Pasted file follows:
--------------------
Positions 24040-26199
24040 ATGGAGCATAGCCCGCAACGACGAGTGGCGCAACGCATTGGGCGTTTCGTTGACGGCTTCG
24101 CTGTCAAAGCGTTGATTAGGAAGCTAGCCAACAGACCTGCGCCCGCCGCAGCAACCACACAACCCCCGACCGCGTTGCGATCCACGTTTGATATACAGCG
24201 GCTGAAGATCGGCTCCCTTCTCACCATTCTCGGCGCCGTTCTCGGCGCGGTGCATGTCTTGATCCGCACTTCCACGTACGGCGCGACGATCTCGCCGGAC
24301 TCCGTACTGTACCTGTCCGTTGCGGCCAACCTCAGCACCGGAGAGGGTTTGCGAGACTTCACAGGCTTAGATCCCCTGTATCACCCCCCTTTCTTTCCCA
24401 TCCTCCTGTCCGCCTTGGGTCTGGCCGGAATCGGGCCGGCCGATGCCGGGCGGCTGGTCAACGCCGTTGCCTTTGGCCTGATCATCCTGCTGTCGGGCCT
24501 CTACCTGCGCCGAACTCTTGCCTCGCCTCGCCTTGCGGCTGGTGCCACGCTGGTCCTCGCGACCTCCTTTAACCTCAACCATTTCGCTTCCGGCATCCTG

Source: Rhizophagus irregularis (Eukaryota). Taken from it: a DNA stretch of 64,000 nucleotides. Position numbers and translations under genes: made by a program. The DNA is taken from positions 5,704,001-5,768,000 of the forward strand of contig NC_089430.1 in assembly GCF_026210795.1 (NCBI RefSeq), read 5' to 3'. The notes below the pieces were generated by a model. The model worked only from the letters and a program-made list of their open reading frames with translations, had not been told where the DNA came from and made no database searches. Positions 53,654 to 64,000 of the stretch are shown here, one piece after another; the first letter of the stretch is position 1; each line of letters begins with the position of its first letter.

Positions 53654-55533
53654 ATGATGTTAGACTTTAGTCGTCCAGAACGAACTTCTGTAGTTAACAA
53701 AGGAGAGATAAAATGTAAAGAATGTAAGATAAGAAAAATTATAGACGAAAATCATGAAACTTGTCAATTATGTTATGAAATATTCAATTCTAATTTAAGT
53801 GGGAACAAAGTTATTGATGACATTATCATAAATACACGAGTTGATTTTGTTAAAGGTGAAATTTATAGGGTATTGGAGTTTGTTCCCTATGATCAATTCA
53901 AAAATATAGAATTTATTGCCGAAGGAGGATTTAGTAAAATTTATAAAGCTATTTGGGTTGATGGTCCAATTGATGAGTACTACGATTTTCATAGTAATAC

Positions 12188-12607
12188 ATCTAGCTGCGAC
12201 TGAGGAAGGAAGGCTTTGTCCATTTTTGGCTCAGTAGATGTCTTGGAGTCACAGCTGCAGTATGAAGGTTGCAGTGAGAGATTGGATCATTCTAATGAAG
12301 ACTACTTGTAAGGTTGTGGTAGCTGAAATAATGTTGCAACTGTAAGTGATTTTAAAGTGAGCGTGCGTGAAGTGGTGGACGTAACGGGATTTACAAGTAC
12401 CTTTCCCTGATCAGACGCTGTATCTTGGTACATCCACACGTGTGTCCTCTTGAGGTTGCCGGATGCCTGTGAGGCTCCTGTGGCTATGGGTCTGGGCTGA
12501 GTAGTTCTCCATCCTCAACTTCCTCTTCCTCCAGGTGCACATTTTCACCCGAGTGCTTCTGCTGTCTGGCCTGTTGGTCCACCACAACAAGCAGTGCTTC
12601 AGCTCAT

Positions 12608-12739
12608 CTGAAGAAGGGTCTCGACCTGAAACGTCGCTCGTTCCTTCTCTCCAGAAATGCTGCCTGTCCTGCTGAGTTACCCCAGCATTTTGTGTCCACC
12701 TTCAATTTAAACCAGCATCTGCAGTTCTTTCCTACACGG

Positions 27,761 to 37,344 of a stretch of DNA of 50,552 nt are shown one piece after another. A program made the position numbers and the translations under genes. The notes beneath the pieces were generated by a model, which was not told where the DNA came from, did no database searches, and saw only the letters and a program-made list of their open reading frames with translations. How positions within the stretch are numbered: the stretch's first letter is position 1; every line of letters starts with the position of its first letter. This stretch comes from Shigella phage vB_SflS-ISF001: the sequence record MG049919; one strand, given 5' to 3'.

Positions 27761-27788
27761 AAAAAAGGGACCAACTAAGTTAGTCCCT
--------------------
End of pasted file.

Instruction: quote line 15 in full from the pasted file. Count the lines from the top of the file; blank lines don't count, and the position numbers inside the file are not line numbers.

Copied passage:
12188 ATCTAGCTGCGAC